Arts Commission won’t block BRT over shelters


The San Francisco Arts Commission will not impede The City’s transportation agency from moving forward with the Van Ness Bus Rapid Transit project and the Clear Channel Outdoor, Inc. transit shelters originally opposed by commissioners.

Commissioner Cass Calder Smith, who is the chair of the commission’s Civic Design Review Committee, which opposed the shelters being used for the project, said in a statement to SFBay Monday:

“Commissioners’ reservations about the Clear Channel canopy aside, the Arts Commission does not wish to take any action that would jeopardize funding for this critical project, and we certainly recognize the need for appropriate transit shelters.”

The San Francisco Municipal Transportation Agency received a letter from the Federal Transit Administration last month that funding from a grant program for the project could be jeopardized because current plans for the bus rapid transit planned for Van Ness Avenue corridor did not include transit shelters with roofs or canopies to protect riders from the weather.

The Clear Channel shelters were originally part of the landscaping designs for the bus platforms, but were not included earlier this year because of opposition from the Arts Commission, which has the right to approve designs for all public structures in The City.

Smith said that commissioners opposed red seismic wave shelters based on its scale and form, which are not designed for the context of the Van Ness corridor, which also serves as U.S. Highway 101:

“Commissioners have asked for a more clearly articulated, long-term vision for Van Ness Avenue and would prefer a transit shelter design that incorporates an appropriately scaled and well-designed canopy.”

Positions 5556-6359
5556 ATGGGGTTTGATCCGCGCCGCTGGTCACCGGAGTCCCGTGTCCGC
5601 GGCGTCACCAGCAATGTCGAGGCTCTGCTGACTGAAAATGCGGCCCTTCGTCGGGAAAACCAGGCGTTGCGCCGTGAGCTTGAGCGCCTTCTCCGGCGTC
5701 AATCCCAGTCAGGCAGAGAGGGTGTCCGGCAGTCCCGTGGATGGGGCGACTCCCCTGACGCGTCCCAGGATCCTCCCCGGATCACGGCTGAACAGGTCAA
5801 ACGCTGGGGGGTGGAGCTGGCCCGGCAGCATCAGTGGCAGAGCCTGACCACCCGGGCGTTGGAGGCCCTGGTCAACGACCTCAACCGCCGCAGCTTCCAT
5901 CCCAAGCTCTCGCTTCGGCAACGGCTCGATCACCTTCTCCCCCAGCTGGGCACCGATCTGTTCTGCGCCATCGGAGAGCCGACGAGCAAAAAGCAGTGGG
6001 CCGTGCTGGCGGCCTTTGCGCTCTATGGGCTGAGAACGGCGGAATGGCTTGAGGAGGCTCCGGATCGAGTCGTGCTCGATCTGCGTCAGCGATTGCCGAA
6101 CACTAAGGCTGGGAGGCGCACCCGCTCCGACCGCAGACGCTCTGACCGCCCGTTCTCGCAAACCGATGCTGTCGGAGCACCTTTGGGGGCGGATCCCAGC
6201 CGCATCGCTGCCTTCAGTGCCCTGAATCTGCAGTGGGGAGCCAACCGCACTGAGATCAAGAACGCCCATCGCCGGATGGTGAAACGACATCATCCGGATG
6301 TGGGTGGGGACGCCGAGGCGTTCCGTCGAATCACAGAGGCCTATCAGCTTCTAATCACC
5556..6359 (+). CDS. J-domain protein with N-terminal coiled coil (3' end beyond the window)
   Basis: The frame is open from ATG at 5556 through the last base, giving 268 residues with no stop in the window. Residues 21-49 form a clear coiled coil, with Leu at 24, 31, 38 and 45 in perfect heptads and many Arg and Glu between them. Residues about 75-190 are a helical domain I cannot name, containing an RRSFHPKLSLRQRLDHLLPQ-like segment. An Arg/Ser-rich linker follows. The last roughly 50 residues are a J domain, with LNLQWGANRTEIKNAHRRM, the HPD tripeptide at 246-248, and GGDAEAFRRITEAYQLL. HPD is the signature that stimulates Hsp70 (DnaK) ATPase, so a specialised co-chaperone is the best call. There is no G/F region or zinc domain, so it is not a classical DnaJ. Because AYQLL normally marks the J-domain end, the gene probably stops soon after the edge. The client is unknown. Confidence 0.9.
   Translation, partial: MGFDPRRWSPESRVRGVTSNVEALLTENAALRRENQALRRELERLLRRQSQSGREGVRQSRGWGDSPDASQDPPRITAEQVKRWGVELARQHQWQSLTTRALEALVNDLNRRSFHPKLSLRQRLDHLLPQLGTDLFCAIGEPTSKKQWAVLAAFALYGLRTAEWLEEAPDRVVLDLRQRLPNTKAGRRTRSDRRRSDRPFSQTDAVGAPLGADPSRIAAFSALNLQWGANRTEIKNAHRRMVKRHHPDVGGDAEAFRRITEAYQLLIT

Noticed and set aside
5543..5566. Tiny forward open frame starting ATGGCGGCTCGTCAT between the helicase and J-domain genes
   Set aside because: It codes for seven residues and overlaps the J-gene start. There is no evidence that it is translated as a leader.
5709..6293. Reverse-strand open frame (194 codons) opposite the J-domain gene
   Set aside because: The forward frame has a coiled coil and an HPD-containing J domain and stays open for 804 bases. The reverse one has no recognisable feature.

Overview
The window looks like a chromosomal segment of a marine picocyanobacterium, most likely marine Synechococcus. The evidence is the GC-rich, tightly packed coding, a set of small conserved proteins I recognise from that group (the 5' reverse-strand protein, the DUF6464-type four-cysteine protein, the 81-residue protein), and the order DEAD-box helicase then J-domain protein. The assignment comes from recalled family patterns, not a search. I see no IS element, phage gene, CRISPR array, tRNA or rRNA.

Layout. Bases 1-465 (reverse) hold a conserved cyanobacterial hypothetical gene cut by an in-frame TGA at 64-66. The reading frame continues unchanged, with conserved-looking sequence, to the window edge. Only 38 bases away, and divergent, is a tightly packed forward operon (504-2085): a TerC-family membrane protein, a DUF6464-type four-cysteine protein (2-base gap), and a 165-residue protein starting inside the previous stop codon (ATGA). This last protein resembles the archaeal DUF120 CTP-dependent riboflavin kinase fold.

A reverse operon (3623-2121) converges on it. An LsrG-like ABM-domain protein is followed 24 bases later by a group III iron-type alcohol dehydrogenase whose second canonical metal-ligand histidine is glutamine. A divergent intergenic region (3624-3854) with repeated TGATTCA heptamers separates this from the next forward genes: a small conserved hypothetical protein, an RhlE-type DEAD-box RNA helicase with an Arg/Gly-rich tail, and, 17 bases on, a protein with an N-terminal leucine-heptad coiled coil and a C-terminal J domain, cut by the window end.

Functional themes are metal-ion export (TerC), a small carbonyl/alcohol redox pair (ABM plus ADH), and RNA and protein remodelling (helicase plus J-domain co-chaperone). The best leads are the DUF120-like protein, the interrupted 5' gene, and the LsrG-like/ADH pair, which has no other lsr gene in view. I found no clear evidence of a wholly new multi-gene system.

The transit agency anticipates to receive up to $75 million for the bus rapid transit project from the FTA’s Small Starts program to fund the project.

The project will boost speed and reliability by giving both the 47-Van Ness and 49-Mission/Van Ness their own dedicated center transit-only lanes on Van Ness Avenue, according to the SFMTA. The total cost of the project is $125 million.

Director of Transportation Ed Reiskin wrote a letter to the Arts Commission this month that it has to move the project forward with the Clear Channel transit shelters or else the project risks delays and increased costs from designing a different transit shelter.

Smath said the commission recognizes that the transit agency has jurisdiction over its properties and:

“Therefore it is not bound to follow direction from the Arts Commission where it might result in unreasonable delay or a disproportionate increase in cost. We honor this authority and look forward to working with the SFMTA to ensure the other design components of the project best serve the public and fit the scale and context of Van Ness Avenue.”

The SFMTA board will take up the parking the changes related to the Van Ness Bus Rapid Transit project at its meeting on Tuesday at 1 p.m. in Room 400, City Hall.

Jerold Chinn
Jerold Chinn is the San Francisco Bureau Chief of SFBay. A San Francisco native, he has spent a decade covering transportation in San Francisco. Send tips to or at Twitter @Jerold_Chinn.

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